So far we have seen stack diagrams, which show the state of a program, and object diagrams, which show the attributes of an object and their values. These diagrams represent a snapshot in the execution of a program, so they change as the program runs.
They are also highly detailed; for some purposes, too detailed. A class diagram is a more abstract representation of the structure of a program. Instead of showing individual objects, it shows classes and the relationships between them.
There are several kinds of relationship between classes:
- Objects in one class might contain references to objects in another class. For example, each Rectangle contains a reference to a Point, and each Deck contains references to many Cards. This kind of relationship is called HAS-A, as in, “a Rectangle has a Point.”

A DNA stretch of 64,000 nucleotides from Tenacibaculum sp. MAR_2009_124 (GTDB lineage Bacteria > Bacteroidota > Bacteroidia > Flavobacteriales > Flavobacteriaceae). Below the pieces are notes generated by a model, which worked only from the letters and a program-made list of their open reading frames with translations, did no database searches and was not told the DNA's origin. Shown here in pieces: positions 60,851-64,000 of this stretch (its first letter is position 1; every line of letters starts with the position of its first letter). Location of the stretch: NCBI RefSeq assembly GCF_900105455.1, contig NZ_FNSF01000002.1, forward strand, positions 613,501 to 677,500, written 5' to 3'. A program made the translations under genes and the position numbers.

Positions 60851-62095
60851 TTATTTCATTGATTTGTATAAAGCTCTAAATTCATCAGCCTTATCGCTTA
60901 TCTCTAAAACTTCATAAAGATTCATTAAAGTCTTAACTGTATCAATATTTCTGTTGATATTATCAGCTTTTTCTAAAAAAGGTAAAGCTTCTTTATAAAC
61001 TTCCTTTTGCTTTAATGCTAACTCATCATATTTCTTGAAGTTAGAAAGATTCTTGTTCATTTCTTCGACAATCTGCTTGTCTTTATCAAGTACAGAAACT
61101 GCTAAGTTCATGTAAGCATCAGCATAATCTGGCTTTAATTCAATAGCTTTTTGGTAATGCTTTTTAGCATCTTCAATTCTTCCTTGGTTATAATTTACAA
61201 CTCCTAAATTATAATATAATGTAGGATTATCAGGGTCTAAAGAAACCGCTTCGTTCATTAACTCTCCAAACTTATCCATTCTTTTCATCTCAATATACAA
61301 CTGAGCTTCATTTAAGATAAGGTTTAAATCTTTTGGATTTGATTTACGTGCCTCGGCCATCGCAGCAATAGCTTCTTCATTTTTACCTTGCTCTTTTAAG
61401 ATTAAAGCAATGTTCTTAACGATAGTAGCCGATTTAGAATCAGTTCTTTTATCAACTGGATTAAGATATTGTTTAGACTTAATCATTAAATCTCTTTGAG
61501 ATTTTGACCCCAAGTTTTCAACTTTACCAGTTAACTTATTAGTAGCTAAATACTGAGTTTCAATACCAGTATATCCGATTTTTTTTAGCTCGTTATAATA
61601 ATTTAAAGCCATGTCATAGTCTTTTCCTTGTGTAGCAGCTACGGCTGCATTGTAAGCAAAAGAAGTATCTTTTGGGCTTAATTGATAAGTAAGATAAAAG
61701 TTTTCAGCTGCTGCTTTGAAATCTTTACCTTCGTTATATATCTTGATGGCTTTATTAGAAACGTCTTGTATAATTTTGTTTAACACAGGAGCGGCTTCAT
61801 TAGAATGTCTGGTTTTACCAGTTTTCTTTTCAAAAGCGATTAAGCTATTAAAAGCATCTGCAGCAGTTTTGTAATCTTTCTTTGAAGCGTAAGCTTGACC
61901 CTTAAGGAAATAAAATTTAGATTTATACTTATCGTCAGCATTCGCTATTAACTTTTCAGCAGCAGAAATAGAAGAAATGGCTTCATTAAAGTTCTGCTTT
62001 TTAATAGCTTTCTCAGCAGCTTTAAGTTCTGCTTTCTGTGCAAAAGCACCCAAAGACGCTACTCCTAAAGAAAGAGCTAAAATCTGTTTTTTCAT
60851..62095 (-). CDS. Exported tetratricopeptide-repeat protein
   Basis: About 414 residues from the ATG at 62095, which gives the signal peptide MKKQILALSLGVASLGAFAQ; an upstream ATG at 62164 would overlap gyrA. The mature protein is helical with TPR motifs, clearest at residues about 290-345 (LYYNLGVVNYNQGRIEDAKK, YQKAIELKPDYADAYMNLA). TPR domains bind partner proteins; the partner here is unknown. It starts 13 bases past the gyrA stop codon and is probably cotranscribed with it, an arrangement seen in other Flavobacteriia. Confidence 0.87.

- One class might inherit from another. This relationship is called IS-A, as in, “a Hand is a kind of a Deck.”
- One class might depend on another in the sense that changes in one class would require changes in the other.
A class diagram is a graphical representation of these relationships. For example, Figure 18.8.1 shows the relationships between
The arrow with a hollow triangle head represents an IS-A relationship; in this case it indicates that Hand inherits from Deck.
The standard arrow head represents a HAS-A relationship; in this case a Deck has references to Card objects.
The star (
*) near the arrow head is a multiplicity; it indicates how many Cards a Deck has. A multiplicity can be a simple number, like
52, a range, like
5..7 or a star, which indicates that a Deck can have any number of Cards.
A more detailed diagram might show that a Deck actually contains a list of Cards, but built-in types like list and dict are usually not included in class diagrams.
Gui.py and draw a class diagram that shows the relationships among the classes defined there.